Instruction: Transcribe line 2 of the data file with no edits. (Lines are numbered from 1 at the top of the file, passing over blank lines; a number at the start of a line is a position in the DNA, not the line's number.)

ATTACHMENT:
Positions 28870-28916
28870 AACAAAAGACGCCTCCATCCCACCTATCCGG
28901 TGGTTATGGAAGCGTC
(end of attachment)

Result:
28870 AACAAAAGACGCCTCCATCCCACCTATCCGG